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Transit debate turns to race

In two weeks, voters in traffic-choked Gwinnett County, a few miles northeast of Atlanta, will vote on whether to join MARTA, Atlanta's rapid-transit system. On the surface, it seems a simple choice.

Gwinnett voters can say yes, and they will get an 11-mile-long rail line and some bus routes. Cost: $682-million, to be paid for with a 1 percent sales tax increase. Ten years from now, MARTA officials promise, 20,000 commuters will be riding trains into and out of Gwinnett, easing the burden on local roads.

Or they can say no, save some money and sit in endless traffic jams.

But the debate over public transportation in Gwinnett County has been about anything but traffic and taxes. It has been about race and crime and Gwinnett's relationship with the city of Atlanta.

Take, for example, these letters to the editor of the Gwinnett edition of the Atlanta Journal-Constitution:

"I know we need transportation in Gwinnett," wrote Rosemary Leonard of Norcross, "but I'm afraid it would bring people from downtown that we don't need here. It's easy to hop on a train and get away fast, you know."

"As a native of Gwinnett County, I feel most people oppose MARTA and rightly so," offered Jimmy Norton of Snellville. ". . . Gwinnett County residents are willing to commute on the roadways to remain separate from the undesirable traits of mass transportation."

"First, I think it would create a crime artery in Gwinnett County," fumed Jim Carter of Lithonia. "And number two, I think it would be a slap in the face to Gwinnett County workers . . . due to an influx of low-cost labor from Atlanta."

And these are among the milder criticisms. At a public hearing last July, one opponent warned that MARTA would open a "direct line for the drug dealers at (downtown Atlanta's) Five Points to our fourth- and fifth-graders."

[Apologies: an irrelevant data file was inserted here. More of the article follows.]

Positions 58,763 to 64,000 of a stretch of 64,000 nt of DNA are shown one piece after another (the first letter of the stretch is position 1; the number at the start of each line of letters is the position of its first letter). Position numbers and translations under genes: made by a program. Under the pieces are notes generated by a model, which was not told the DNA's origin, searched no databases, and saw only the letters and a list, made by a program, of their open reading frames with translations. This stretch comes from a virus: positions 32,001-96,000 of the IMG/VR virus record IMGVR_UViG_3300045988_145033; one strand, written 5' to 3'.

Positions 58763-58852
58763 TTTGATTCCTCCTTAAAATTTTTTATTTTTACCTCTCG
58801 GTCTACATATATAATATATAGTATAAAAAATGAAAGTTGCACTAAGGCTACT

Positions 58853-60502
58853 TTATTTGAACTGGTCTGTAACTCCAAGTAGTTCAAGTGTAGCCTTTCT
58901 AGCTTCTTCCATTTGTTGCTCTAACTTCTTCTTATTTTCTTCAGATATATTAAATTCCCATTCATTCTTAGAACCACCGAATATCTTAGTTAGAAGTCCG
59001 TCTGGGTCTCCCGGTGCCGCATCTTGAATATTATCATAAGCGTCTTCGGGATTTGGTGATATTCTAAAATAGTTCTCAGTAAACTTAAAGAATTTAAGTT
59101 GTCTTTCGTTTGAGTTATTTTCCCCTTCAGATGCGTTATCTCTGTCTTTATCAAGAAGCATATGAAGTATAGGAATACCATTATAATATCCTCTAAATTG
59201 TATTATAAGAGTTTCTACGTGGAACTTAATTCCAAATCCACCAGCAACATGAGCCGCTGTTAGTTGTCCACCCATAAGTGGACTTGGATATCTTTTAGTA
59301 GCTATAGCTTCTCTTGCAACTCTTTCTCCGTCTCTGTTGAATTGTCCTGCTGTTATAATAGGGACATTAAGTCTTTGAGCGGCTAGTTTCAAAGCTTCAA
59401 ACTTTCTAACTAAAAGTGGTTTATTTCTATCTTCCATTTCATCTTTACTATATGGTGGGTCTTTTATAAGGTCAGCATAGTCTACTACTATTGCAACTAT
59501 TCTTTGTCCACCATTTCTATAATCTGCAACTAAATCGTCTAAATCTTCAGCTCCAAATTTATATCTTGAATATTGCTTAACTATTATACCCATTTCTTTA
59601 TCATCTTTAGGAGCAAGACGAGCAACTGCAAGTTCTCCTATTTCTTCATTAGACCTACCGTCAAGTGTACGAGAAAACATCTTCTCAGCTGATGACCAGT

Another described MARTA as an effort by Atlanta to ship criminals to the suburbs. Referring to the city, he said, "that place has a reputation for murder and rape _ the wrong people. We don't need 'em, we don't want 'em."

Even the Ku Klux Klan has gotten into the act, staging a march in Lawrenceville, the county seat, to protest the MARTA vote.

There are some ironies in this tempest in the suburbs.

One is that MARTA (which stands for the Metropolitan Atlanta Rapid Transit Authority) is frequently described in public transit circles as a model big-city system: modern, safe, clean and efficient.

Another is that Gwinnett County is considered one of Atlanta's more open-minded suburbs.

It is also one of the most traffic bound.

According to state government figures, there were 299,000 vehicles registered in Gwinnett in 1988 (the latest year available), in a county of 332,000 population. Subtracting the 68,000 residents under 15 years old, that means there's more than one car for each person old enough to drive.

Traffic is heavy everywhere in the county, but it is particularly so along the main routes into Atlanta: Interstate 85 and U.S. 19.

Commuters who brave those roads often resort to guerrilla tactics: taking short cuts through neighborhoods, working staggered hours to avoid peak commuting times, listening religiously to the radio traffic reporters who circle in helicopters.

They've tried everything, in other words, but mass transit. Gwinnett is the largest county in the United States with no public transportation system.

And the traffic woes are only beginning. The county's population doubled in the 1980s, and it is expected to double again in the next 20 years.